Eligibility requirements for Chapter 7 bankruptcy

On Behalf of | Jan 6, 2019 | Bankruptcy |

Life for people in Missouri can be unpredictable. People can plan for things as much as they possibly can, but there are some things that people cannot plan for or control at all. This could be a car accident or another type of accident leaving the person with severe injuries. It could also be if the person is diagnosed with cancer or another major disease that requires significant medical treatment. These can completely change people’s lives as well as their families’ lives.

When these catastrophic injuries occur, people may not be able to work and that can put a significant financial burden on the person as they recover from their injuries. They may need to take out private loans or turn to credit cards in order to meet their monthly living expenses. They also could incur significant medical bills even with health insurance. After people incur all of these debts, it can be very difficult to dig themselves out of the hole even after they are able to go back to work.

However, people who find themselves in this situation may have options available to them. One of these options could be Chapter 7 bankruptcy. There are certain eligibility requirements though before people can file for Chapter 7 bankruptcy. One is that if the person earns more than the state median income there is a means test that is used to determine whether the person can proceed. However, other than that there are no minimums for the amount of debt and it does not matter if the person is insolvent or not. People filing for it must go through credit counseling within 180 days of filing though and cannot have had a bankruptcy petition denied within 180 days of filing.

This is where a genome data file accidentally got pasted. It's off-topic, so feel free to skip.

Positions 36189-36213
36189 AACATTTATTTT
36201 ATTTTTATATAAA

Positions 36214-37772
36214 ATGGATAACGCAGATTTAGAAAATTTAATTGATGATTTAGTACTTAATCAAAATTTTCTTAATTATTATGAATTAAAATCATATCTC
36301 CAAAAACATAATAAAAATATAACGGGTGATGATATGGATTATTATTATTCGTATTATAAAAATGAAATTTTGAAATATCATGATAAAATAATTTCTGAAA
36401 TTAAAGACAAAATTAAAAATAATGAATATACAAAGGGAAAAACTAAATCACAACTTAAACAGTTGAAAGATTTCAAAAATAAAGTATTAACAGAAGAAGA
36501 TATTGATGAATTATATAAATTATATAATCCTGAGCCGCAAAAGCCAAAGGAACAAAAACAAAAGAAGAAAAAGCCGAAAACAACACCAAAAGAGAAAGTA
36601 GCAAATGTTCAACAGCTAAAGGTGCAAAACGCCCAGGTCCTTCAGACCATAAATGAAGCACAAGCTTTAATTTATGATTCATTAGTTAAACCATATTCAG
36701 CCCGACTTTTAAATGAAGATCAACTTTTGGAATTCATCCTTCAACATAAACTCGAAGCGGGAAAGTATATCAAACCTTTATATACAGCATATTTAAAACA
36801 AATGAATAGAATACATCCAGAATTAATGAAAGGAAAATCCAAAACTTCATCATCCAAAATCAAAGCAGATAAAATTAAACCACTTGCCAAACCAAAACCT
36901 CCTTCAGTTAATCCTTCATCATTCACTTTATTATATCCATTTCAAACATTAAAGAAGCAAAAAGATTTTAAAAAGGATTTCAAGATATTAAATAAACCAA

Unfortunately many people in Missouri have incurred significant amounts of debt for various reasons. This debt can be a significant burden on the person and control everything they do. People may be able to achieve a fresh start though through Chapter 7 bankruptcy. This can be a long and complicated process though and consulting with an experienced attorney could be beneficial.

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Andrew Tarry